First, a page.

3. Climate Change and Sustainable Development: India and Africa cooperate in addressing climate change, promoting sustainable development, and implementing global agreements such as the Paris Agreement. They advocate for the concerns of developing and least developed countries in international climate conferences.
  • Cultural and People-to-People Exchanges:
  1. Soft Power and Cultural Exchange: India’s soft power, including its diverse culture, traditional medicine, and yoga, plays a significant role in building bridges and strengthening ties with African countries.
  2. Indian Diaspora: The presence of the Indian diaspora in several African countries acts as a bridge between the two regions, facilitating cultural understanding, economic collaboration, and people-to-people connections.

Regional Groupings and Forums for India-Africa Relations

  • India-Africa Forum Summit (IAFS): The IAFS is a major platform for India-Africa cooperation. It is a summit-level meeting held periodically to enhance and strengthen the partnership between India and African countries. The first IAFS was held in 2008 in New Delhi, and subsequent summits have been held in Africa.
  • BRICS (Brazil, Russia, India, China, South Africa): India and Africa engage through the BRICS platform, which is a grouping of five major emerging economies. BRICS provides opportunities for economic cooperation, trade, and investment between India and African countries.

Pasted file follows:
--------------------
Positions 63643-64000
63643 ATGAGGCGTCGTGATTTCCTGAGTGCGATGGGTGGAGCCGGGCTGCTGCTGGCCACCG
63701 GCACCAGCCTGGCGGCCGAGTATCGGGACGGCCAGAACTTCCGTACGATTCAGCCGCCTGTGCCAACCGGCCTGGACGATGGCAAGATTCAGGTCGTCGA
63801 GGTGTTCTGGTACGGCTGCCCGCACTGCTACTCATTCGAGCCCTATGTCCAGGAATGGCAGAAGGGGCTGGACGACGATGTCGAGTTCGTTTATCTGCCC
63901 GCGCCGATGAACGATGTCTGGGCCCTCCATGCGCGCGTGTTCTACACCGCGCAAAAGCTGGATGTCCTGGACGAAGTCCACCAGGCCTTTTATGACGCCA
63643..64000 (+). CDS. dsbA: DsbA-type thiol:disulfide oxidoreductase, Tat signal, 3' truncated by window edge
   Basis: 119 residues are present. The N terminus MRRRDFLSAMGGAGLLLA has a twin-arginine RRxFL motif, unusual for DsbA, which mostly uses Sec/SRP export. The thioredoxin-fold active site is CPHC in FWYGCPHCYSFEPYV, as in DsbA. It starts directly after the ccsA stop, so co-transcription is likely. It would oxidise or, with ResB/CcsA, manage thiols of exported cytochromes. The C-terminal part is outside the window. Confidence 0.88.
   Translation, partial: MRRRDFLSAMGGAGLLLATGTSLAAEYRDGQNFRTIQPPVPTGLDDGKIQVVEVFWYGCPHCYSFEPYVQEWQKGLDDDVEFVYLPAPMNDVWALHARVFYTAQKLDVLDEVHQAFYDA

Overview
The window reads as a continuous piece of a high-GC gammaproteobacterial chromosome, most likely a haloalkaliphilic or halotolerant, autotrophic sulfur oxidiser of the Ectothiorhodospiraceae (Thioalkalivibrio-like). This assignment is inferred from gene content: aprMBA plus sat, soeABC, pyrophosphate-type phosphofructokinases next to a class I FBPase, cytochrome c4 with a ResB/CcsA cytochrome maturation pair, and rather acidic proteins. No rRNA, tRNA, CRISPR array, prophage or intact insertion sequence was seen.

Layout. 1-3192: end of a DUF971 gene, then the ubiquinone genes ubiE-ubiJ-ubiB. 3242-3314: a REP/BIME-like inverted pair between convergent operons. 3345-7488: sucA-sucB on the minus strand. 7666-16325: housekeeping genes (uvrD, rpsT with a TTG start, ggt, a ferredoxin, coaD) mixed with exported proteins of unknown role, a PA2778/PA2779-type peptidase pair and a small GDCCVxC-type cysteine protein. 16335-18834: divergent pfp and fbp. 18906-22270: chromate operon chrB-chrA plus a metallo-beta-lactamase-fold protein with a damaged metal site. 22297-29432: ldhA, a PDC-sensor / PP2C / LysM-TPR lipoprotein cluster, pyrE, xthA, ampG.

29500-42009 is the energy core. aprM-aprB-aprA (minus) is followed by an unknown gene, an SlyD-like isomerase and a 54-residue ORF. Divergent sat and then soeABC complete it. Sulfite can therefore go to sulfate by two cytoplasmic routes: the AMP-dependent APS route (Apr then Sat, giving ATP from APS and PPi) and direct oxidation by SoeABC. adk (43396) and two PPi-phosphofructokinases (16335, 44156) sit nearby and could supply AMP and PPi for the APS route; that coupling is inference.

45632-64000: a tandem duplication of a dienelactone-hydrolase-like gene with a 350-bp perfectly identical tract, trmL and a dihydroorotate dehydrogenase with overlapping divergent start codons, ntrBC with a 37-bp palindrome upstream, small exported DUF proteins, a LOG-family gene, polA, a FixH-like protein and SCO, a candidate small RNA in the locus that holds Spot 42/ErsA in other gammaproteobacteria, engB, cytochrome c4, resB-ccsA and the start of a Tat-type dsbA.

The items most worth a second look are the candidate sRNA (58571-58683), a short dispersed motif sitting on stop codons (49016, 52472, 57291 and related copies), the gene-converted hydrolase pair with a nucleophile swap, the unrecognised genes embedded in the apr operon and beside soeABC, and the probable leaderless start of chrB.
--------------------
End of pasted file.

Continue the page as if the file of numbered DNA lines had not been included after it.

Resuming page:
• Asia-Africa Growth Corridor (AAGC): The AAGC is an economic cooperation agreement between India and Japan aimed at promoting socio-economic development in Asia and Africa. It focuses on infrastructure development, digital connectivity, and capacity building in African countries.
  • International Solar Alliance (ISA): The ISA is an initiative launched by India and France to promote solar energy deployment globally. It provides a platform for collaboration and technology transfer in the field of solar energy, including for African countries.
  • India-Africa Science and Technology Initiative (IASTI): The IASTI is an initiative that promotes cooperation between India and African countries in the field of science and technology. It includes various programs and activities to support research and capacity building in science and technology.